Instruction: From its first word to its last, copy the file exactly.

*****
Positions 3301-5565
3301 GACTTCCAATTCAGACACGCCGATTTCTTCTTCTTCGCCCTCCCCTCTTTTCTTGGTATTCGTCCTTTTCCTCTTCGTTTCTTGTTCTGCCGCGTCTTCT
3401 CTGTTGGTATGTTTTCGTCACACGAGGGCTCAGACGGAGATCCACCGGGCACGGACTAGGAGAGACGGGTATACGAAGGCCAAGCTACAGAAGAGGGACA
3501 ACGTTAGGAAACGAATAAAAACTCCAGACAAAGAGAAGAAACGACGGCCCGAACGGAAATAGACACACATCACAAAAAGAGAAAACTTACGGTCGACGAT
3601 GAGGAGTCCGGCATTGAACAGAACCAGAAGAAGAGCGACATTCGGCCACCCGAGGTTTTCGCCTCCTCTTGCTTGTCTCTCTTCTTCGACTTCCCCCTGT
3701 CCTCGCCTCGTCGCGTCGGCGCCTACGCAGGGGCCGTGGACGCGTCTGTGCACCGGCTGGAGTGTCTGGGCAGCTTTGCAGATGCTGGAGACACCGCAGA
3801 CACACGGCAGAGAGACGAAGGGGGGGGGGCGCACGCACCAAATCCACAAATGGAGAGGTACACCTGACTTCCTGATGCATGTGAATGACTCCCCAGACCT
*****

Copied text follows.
Positions 3301-5565
3301 GACTTCCAATTCAGACACGCCGATTTCTTCTTCTTCGCCCTCCCCTCTTTTCTTGGTATTCGTCCTTTTCCTCTTCGTTTCTTGTTCTGCCGCGTCTTCT
3401 CTGTTGGTATGTTTTCGTCACACGAGGGCTCAGACGGAGATCCACCGGGCACGGACTAGGAGAGACGGGTATACGAAGGCCAAGCTACAGAAGAGGGACA
3501 ACGTTAGGAAACGAATAAAAACTCCAGACAAAGAGAAGAAACGACGGCCCGAACGGAAATAGACACACATCACAAAAAGAGAAAACTTACGGTCGACGAT
3601 GAGGAGTCCGGCATTGAACAGAACCAGAAGAAGAGCGACATTCGGCCACCCGAGGTTTTCGCCTCCTCTTGCTTGTCTCTCTTCTTCGACTTCCCCCTGT
3701 CCTCGCCTCGTCGCGTCGGCGCCTACGCAGGGGCCGTGGACGCGTCTGTGCACCGGCTGGAGTGTCTGGGCAGCTTTGCAGATGCTGGAGACACCGCAGA
3801 CACACGGCAGAGAGACGAAGGGGGGGGGGCGCACGCACCAAATCCACAAATGGAGAGGTACACCTGACTTCCTGATGCATGTGAATGACTCCCCAGACCT